Gambia has recently shortened the working week for their public sector workers who now work from 8am to 6pm, Monday to Thursday with Friday’s off. President Jammeh wants the extra rest day to "allow Gambians to devote more time to prayers, social activities and agriculture".
Not surprising this isn’t the first time that a four-day working week has been introduced, for example in 2008 approximately 17,000 government officials in the US state of Utah began a 4 day 10-hour working week in a bid to cut costs. However it didn’t last and four years later the five-day week was restored.
In the Netherlands, the four day week is also popular with a third of workers either working part time or 40 hours in four days.
It highlights how far the working population has developed from the 19th Century where workers considered themselves lucky if they got Sunday off. The achievement of a 40-hour week with Saturday AND Sunday off was a major landmark for the labour movement.
There are of course pros and cons to this working arrangement, while it might save on heating/electrical bills, help with recruitment and improve staff morale, it could make life more difficult in terms of childcare issues for employees and most importantly, customer relations due to the loss of available services on a Friday.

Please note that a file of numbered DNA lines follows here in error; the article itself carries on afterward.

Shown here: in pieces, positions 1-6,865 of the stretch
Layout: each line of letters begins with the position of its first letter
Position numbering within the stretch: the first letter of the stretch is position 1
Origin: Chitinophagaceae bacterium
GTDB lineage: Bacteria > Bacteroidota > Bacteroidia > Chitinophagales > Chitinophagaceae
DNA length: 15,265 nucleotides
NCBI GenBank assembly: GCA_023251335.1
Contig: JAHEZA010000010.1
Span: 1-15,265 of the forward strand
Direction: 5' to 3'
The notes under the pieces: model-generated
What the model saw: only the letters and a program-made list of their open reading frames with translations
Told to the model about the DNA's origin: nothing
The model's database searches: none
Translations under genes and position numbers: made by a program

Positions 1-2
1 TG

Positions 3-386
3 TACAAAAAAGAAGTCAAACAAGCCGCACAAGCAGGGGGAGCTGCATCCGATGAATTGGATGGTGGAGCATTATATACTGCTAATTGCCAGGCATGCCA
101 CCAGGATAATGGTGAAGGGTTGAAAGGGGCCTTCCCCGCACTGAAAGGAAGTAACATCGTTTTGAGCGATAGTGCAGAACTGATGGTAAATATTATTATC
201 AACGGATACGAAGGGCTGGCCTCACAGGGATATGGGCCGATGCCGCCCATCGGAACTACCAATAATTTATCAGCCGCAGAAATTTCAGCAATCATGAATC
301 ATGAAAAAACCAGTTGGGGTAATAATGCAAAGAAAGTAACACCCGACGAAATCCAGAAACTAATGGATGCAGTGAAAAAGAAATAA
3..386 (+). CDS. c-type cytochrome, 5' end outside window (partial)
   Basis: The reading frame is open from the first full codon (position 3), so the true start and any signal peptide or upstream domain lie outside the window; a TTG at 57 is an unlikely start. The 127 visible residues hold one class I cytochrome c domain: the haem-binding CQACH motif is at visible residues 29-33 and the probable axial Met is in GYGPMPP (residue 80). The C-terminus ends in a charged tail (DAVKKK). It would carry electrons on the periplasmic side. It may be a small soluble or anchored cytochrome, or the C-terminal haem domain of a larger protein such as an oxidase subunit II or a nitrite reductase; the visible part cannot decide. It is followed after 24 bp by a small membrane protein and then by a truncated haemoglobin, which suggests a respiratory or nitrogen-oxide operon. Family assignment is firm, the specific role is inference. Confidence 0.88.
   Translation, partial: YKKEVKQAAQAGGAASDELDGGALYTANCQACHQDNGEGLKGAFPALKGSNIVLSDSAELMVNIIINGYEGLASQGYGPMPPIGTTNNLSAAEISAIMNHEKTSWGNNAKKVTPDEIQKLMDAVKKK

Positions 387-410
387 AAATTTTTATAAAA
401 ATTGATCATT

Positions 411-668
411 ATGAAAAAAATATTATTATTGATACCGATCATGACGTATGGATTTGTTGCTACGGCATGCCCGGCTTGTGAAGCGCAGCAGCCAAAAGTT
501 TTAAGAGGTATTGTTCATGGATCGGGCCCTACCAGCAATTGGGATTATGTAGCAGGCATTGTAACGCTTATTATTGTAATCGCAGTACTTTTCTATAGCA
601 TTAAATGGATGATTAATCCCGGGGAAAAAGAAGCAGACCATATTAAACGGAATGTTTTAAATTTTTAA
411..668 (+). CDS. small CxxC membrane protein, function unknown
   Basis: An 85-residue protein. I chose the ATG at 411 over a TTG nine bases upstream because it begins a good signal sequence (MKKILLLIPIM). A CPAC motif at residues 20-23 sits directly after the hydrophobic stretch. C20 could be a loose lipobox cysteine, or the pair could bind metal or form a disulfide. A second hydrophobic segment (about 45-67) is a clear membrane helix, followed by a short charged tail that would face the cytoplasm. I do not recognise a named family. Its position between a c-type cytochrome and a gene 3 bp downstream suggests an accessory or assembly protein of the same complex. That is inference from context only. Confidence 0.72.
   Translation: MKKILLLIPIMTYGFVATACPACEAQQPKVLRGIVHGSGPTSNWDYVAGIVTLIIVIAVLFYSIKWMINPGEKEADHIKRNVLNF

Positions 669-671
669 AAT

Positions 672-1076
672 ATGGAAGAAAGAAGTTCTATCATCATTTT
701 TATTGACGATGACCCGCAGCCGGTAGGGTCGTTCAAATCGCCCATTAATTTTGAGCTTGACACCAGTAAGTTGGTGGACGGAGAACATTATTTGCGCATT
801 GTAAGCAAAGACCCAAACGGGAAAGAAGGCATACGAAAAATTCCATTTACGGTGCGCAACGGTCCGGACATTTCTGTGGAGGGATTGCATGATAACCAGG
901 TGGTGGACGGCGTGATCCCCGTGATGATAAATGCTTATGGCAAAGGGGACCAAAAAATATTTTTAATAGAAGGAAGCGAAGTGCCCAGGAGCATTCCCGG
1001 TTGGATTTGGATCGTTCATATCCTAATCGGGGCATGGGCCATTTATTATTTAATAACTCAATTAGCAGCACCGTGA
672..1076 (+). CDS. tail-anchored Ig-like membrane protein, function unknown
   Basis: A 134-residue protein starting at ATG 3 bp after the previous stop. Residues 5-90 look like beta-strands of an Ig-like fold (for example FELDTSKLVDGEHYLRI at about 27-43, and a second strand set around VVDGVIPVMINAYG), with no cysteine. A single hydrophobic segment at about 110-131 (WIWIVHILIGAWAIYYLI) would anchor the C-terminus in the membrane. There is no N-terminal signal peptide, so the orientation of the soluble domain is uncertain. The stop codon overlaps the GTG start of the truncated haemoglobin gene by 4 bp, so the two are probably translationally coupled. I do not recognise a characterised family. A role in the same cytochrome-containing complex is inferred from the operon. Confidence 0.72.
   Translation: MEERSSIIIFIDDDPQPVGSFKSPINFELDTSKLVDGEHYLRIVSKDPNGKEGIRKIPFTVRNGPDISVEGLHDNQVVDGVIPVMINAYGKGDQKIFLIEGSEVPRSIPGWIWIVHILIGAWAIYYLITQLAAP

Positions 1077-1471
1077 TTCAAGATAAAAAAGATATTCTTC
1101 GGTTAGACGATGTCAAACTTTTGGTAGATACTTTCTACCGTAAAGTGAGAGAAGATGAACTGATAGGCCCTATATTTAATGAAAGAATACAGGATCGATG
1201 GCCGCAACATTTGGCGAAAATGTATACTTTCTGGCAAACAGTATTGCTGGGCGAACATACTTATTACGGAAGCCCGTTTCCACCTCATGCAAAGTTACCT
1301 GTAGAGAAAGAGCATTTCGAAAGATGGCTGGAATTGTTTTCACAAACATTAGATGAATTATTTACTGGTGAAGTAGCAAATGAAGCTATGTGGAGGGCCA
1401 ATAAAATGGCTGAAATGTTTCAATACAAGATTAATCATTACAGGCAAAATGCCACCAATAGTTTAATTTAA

Have your say: Vote Here: do you think a four-day working week could work in your organisation?
Further News about Flexible Working & Employee Motivation & Engagement
- Free Webinar: Could Flexible Working Work in your department or organization?
- Top Reasons Why US Employees Stay on the Job
- Employers ‘missing a trick’ by not offering flexibility
- Extension of flexible working rights is good for business